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Characterisation of carotid atheroma in symptomatic and asymptomatic patients using high resolution MRI
  1. J M U-King-Im1,
  2. T Y Tang1,3,
  3. A Patterson1,
  4. M J Graves1,
  5. S Howarth1,
  6. Z-Y Li1,
  7. R Trivedi1,
  8. D Bowden1,
  9. P J Kirkpatrick2,
  10. M E Gaunt3,
  11. E A Warburton2,
  12. N M Antoun1,
  13. J H Gillard1
  1. 1
    University Department of Radiology, Addenbrooke’s Hospital, Cambridge, UK
  2. 2
    Academic Department of Neurosurgery, Addenbrooke’s Hospital, Cambridge, UK
  3. 3
    Department of Vascular Surgery, Addenbrooke’s Hospital, Cambridge, UK
  1. Dr J H Gillard, University Department of Radiology, Addenbrooke’s Hospital and the University of Cambridge, Cambridge CB2 2QQ, UK; jhg21{at}


Background and purpose: To prospectively evaluate differences in carotid plaque characteristics in symptomatic and asymptomatic patients using high resolution MRI.

Methods: 20 symptomatic and 20 asymptomatic patients, with at least 50% carotid stenosis as determined by Doppler ultrasound, underwent preoperative in vivo multispectral MRI of the carotid arteries. Studies were analysed both qualitatively and quantitatively in a randomised manner by two experienced readers in consensus, blinded to clinical status, and plaques were classified according to the modified American Heart Association (AHA) criteria.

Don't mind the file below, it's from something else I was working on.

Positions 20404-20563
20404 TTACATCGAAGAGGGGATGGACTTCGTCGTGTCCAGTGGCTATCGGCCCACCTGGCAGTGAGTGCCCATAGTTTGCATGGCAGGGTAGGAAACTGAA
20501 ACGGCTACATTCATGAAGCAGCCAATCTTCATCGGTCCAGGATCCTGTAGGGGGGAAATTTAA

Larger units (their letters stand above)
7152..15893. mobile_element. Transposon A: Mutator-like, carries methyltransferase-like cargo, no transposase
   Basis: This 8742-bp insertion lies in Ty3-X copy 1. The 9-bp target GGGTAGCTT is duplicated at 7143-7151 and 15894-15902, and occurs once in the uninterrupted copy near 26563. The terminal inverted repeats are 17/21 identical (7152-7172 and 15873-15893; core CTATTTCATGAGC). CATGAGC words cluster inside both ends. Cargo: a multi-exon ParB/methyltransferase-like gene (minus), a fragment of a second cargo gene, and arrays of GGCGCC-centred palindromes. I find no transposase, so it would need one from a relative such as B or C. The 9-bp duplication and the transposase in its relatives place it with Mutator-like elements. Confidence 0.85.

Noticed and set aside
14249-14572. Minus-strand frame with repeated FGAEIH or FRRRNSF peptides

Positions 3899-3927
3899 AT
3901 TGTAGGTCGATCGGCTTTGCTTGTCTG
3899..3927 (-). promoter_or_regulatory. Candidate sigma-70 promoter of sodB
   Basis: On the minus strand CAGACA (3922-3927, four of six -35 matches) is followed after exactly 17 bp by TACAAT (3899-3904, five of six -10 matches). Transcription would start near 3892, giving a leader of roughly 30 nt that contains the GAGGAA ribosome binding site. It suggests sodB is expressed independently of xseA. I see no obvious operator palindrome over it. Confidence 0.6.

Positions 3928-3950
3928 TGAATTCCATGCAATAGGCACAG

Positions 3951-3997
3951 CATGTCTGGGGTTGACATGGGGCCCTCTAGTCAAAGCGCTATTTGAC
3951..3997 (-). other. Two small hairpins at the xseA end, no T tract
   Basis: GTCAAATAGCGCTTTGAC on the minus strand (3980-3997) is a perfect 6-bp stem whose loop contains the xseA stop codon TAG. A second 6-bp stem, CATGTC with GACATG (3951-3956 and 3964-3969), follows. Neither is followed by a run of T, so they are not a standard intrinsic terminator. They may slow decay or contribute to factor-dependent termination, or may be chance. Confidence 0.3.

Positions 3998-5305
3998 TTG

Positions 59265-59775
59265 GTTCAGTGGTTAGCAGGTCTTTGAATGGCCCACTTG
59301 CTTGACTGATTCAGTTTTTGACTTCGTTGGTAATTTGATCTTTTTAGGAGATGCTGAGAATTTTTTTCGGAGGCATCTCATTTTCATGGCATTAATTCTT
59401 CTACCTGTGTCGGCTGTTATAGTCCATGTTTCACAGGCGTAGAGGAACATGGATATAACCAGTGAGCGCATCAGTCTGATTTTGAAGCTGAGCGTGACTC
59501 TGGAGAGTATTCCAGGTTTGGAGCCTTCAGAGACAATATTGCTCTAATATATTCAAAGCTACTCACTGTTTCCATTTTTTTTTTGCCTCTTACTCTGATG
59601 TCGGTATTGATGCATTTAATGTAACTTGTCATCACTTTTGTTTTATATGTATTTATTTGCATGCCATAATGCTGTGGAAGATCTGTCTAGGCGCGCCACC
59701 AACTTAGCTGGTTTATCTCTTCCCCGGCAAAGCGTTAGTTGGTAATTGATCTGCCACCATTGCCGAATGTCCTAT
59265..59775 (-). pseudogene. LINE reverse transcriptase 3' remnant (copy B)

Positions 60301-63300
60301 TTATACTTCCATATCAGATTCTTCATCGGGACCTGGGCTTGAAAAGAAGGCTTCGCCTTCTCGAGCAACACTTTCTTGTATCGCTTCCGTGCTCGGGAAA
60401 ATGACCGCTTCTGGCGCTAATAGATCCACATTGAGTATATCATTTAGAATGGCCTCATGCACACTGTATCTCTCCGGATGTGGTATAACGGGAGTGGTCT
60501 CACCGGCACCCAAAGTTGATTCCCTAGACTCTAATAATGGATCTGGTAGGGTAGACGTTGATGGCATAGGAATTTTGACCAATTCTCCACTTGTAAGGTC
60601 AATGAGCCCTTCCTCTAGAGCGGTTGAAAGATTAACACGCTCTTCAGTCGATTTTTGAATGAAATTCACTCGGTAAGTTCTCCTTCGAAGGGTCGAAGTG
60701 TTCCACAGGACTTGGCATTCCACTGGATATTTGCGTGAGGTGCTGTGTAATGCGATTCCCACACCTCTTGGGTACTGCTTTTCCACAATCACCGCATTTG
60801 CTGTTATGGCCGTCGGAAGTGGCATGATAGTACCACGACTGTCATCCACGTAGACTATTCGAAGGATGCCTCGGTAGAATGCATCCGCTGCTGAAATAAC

Results: After exclusion of poor quality images, 109 MRI sections in 18 symptomatic and 19 asymptomatic patients were available for analysis. There were no significant differences in mean luminal stenosis severity (72.9% vs 67.6%; p = 0.09) or plaque burden (median plaque areas 50 mm2 vs 50 mm2; p = 0.858) between the symptomatic and asymptomatic groups. However, symptomatic lesions had a higher incidence of ruptured fibrous caps (36.5% vs 8.7%; p = 0.004), haemorrhage or thrombus (46.5% vs 14.0%; p<0.001), large necrotic lipid cores (63.8% vs 28.0%; p = 0.002) and complicated type VI AHA lesions (61.5% vs 28.1%; p = 0.001) compared with asymptomatic lesions. The MRI findings of plaque haemorrhage or thrombus had an odds ratio of 5.25 (95% CI 2.08 to 13.24) while thin or ruptured fibrous cap (as opposed to a thick fibrous cap) had an odds ratio of 7.94 (95% CI 2.93 to 21.51) for prediction of symptomatic clinical status.

Conclusions: There are significant differences in plaque characteristics between symptomatic and asymptomatic carotid atheroma and these can be detected in vivo by high resolution MRI.

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  • Funding: This study was partly funded by a grant from the Stroke Association UK.

  • Competing interests: None.

  • Ethics approval: The study had approval from the local ethics committee.